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Creating Food Labels People Actually Understand and Use

Food and Drink RealClearLife Staff
A nutrition facts label displays sodium content in a supermarket in New York, U.S., on Monday, March 1, 2010. The U.S. food industry may face federal sodium restrictions if it doesn't move on its own to make packaged meals less salty, said Thomas Frieden, director of the Centers for Disease Control and Prevention in an editorial published today in the Annals of Internal Medicine. Photographer: Daniel Acker/Bloomberg via Getty Images
A nutrition facts label displays sodium content in a supermarket in New York, U.S., on Monday, March 1, 2010. (Daniel Acker/Bloomberg via Getty Images)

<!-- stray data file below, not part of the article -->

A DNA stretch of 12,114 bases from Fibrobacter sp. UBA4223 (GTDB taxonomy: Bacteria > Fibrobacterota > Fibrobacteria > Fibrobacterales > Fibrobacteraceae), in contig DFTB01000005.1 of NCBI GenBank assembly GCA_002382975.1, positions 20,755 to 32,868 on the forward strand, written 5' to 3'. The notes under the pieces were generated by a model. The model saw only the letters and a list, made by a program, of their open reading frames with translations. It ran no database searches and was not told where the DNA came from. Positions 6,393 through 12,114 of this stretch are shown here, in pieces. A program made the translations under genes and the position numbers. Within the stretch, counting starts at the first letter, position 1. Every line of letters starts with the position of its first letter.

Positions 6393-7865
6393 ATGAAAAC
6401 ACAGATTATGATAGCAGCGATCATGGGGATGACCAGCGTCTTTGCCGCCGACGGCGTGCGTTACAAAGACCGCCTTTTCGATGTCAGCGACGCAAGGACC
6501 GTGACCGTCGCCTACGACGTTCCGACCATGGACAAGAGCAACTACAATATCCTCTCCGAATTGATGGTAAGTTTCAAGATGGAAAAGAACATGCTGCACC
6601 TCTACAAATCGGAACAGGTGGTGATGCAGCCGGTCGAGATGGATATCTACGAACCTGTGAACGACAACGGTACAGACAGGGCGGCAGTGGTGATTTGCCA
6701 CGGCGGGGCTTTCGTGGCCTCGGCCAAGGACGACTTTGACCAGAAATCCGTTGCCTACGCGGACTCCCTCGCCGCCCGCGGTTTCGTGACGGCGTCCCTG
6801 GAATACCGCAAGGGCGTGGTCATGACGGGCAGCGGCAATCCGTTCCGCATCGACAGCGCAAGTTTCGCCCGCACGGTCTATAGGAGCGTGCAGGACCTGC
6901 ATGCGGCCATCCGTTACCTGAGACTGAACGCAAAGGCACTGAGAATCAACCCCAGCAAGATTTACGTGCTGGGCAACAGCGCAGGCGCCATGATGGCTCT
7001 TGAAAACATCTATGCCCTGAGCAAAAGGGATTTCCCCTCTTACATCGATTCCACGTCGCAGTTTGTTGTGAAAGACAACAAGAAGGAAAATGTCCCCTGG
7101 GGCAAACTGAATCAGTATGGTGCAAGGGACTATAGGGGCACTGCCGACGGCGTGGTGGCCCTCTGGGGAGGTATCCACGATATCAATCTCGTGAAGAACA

Be honest: on the occasions when you remember to look at a nutrition label, you still don’t get much information from it. You probably look at calories, but even then you may not remember to check to see if it’s for the entire container or just a serving. (And if it is for a serving, you likely don’t do the math to determine how many calories you’ll consume if you do eat the entire package.)

WIRED wants to come to the rescue. They’ve come up with a variety of possible new approaches to labeling that aim to give you useful information at a glance. These include outright giving grades on nutritional value: if you see an “A” you know it’s nutritious, if you see the “F” you know it’s not. Other steps are less dramatic, such as displaying the actual ingredients in a prominent place so you don’t have to search to figure out you’re eating, but they’re all innovative and hopefully receive some FDA consideration.

Click here to learn more and watch a CBC News exploration of whether food labeling is even accurate below.